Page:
Mommy, Don’t Cry

A Glimpse Into the Emotional Lives of Mothers

By Jennifer DeBrito, Founder of Eden’s Promise, LLC

In the time since having my first child, I have personally faced the possibility of divorce more than once. I have lost a brother to alcoholism. I have *almost* lost a child.

I remember the first time my son caught me crying. He was maybe 2. I don’t know why I said it this way, but I remember explaining to him that my tears were “sad bubbles” coming out. He put his chubby little hand on my shoulder, and stood quietly with me until I regained my composure. It was sweet. And awful. I remember thinking, “Never again.”

Fast-forward nearly a decade, to today. Talking about life, a therapist friend of mine asks me, “Don’t you ever just cry and let it all out?” I respond, “When am I supposed to cry? My kids are with me all the time.”

She is quiet.

The way that the enemy uses our convictions against us is astounding. Prowling near me during that “never again” moment, I imagine him adding a whispered, “no matter what.” And I see that from that point on, instead of processing my emotions normally, my children witnessed me stuffing them away.

The point is, we are not wrong to shelter our children from our hardships. They are our children, not our friends—at least not yet. And they are most certainly not our therapists. But it is our responsibility to teach them to recognize and honor their emotions, and handle them in normal and healthy ways. This begins with how they observe us.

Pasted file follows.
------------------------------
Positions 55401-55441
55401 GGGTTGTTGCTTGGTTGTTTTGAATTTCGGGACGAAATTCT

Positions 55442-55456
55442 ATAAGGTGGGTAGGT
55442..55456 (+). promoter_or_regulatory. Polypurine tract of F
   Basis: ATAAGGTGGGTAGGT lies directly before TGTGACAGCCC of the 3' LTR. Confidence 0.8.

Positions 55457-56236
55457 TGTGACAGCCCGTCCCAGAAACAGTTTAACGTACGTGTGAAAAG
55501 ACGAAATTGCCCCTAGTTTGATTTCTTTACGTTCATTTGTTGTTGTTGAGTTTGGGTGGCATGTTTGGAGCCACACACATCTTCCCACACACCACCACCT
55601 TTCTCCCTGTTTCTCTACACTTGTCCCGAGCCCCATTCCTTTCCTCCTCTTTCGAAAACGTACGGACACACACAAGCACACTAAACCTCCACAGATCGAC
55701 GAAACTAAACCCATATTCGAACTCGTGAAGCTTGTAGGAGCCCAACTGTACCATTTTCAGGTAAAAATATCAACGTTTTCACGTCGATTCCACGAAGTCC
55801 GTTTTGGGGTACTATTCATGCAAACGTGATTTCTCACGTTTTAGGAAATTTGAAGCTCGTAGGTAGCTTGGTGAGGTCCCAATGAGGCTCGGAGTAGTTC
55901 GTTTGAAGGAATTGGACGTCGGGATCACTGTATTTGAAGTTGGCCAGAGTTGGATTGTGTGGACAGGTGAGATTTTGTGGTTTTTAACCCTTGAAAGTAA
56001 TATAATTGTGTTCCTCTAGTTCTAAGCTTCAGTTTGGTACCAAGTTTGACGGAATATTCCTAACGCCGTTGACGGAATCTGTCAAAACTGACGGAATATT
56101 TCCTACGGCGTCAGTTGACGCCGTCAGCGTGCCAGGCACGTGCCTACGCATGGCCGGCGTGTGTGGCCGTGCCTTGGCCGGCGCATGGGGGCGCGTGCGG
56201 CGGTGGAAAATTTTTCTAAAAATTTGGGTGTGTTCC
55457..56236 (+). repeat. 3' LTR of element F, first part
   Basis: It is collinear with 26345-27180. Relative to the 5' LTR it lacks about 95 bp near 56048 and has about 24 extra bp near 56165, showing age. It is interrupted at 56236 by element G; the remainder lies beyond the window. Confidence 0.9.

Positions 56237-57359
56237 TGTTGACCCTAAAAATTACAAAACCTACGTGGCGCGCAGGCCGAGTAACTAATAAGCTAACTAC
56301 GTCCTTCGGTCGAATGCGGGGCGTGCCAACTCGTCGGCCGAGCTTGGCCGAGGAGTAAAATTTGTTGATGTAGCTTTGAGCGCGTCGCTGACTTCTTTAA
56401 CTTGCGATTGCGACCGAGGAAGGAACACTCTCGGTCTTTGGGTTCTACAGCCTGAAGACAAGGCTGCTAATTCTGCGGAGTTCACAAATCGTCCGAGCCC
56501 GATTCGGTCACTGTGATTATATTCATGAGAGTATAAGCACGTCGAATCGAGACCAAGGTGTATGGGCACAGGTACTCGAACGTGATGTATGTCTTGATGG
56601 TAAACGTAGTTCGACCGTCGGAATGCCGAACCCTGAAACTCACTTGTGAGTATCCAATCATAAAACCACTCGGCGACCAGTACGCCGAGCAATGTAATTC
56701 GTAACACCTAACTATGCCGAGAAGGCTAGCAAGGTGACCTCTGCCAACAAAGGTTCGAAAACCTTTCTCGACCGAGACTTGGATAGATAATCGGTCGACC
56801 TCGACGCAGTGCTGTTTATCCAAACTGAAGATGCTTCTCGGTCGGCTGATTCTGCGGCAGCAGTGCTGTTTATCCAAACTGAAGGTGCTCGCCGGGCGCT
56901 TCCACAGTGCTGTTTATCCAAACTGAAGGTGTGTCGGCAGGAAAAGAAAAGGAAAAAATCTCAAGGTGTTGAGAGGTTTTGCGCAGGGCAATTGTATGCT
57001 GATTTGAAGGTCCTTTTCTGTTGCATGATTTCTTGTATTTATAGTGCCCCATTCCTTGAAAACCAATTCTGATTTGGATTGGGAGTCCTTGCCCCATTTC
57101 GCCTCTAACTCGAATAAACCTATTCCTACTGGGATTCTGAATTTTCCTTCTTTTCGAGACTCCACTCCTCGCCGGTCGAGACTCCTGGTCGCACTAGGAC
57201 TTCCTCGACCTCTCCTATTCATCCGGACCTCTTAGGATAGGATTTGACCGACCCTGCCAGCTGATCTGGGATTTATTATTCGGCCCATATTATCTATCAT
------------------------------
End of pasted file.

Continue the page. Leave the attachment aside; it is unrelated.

Moms, you don’t have to be facing divorce, loss, or illness to be suffering. (Although, statistically, many of you are.) Lack of sleep, tactile overload, and a never-ending laundry pile are enough for most of us to break once in a while, too. The question is, how are you going to handle it?

If we want our children to grow into adults who process emotions well, it might mean that we need to ask for help. For me, that has translated into doing things like taking on a mentor who runs a household like clockwork. And yes, it has even meant saddling up and heading to therapy. Don’t be ashamed to to do whatever is needed for your children to be happy and healthy.




Not sure where to turn? Contact Eden’s Promise for assistance in finding the right resources for you.

Photo courtesy Danielle Victoria Photography

Jennifer DeBrito, CSP, CCLD, CCBE is a Master Splankna Practitioner and  Colorado Springs Doula and Childbirth Educator. She is the owner of Eden’s Promise, LLC and the founder of the Eden’s Promise Initiative. She authored Expectant Parents Workshop: Devotional, and is the creator of the Expectant Parents Workshop childbirth preparation class. Jennifer also specializes in prenatal and postpartum wellness coaching. To learn more about Jennifer, go to EdensPromiseLLC.com.



5 Things You Won’t Tell Your OB

Subconscious and Spiritual Themes in Childbirth

By Jennifer DeBrito, CSP, CCLD, CCBE

Founder of the Eden’s Promise Holistic Christian Birth Community


Let’s be honest, ladies. Becoming a mother is one of the most beautiful events you will experience in your  lifetime. It is also one of the most challenging. Your beliefs, identity, relationships, personal hardships, and health are all challenged as part of the undercurrent in this life-changing event–and these are topics you won’t be able to obtain much guidance from your OB about. To learn more about the conscious (and not-so-conscious) themes present in childbirth, I have created this handy B.I.R.T.H. acronym for professionals and parents alike:



By the time a couple is married and having a family, they are returning to the church. While there are numerous articles out about why Millennials are leaving the church, according to Scot McKnight, the answer is simple. They are just young. “Statistics show that young adults have always been less affiliated; when they get married and have children they return to their faith. Part of the life cycle is reflected in this.”